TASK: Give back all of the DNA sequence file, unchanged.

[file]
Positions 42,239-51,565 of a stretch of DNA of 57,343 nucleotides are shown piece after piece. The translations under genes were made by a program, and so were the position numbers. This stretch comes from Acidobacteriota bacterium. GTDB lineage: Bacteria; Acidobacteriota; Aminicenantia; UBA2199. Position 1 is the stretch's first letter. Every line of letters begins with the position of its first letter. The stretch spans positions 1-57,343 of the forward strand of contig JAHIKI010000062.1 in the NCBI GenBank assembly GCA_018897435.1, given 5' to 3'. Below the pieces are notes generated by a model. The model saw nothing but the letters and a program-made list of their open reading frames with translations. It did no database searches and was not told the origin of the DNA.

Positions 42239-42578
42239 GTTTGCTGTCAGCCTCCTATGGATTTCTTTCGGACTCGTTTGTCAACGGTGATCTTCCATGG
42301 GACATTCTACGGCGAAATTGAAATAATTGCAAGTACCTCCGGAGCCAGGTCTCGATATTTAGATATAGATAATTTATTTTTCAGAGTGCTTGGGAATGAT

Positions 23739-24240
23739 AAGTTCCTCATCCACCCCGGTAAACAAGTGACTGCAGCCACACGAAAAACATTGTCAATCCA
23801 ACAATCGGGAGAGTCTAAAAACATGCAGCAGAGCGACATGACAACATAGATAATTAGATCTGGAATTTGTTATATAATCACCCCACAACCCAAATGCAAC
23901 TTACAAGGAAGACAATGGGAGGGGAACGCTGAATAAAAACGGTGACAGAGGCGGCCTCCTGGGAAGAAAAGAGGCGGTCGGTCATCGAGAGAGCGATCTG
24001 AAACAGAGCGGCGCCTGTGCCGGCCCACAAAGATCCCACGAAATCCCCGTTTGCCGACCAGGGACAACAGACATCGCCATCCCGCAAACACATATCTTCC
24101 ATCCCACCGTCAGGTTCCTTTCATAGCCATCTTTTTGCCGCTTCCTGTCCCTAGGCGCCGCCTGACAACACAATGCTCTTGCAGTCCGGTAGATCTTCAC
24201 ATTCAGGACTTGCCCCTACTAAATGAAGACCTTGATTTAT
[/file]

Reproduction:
Positions 42,239-51,565 of a stretch of DNA of 57,343 nucleotides are shown piece after piece. The translations under genes were made by a program, and so were the position numbers. This stretch comes from Acidobacteriota bacterium. GTDB lineage: Bacteria; Acidobacteriota; Aminicenantia; UBA2199. Position 1 is the stretch's first letter. Every line of letters begins with the position of its first letter. The stretch spans positions 1-57,343 of the forward strand of contig JAHIKI010000062.1 in the NCBI GenBank assembly GCA_018897435.1, given 5' to 3'. Below the pieces are notes generated by a model. The model saw nothing but the letters and a program-made list of their open reading frames with translations. It did no database searches and was not told the origin of the DNA.

Positions 42239-42578
42239 GTTTGCTGTCAGCCTCCTATGGATTTCTTTCGGACTCGTTTGTCAACGGTGATCTTCCATGG
42301 GACATTCTACGGCGAAATTGAAATAATTGCAAGTACCTCCGGAGCCAGGTCTCGATATTTAGATATAGATAATTTATTTTTCAGAGTGCTTGGGAATGAT

Positions 23739-24240
23739 AAGTTCCTCATCCACCCCGGTAAACAAGTGACTGCAGCCACACGAAAAACATTGTCAATCCA
23801 ACAATCGGGAGAGTCTAAAAACATGCAGCAGAGCGACATGACAACATAGATAATTAGATCTGGAATTTGTTATATAATCACCCCACAACCCAAATGCAAC
23901 TTACAAGGAAGACAATGGGAGGGGAACGCTGAATAAAAACGGTGACAGAGGCGGCCTCCTGGGAAGAAAAGAGGCGGTCGGTCATCGAGAGAGCGATCTG
24001 AAACAGAGCGGCGCCTGTGCCGGCCCACAAAGATCCCACGAAATCCCCGTTTGCCGACCAGGGACAACAGACATCGCCATCCCGCAAACACATATCTTCC
24101 ATCCCACCGTCAGGTTCCTTTCATAGCCATCTTTTTGCCGCTTCCTGTCCCTAGGCGCCGCCTGACAACACAATGCTCTTGCAGTCCGGTAGATCTTCAC
24201 ATTCAGGACTTGCCCCTACTAAATGAAGACCTTGATTTAT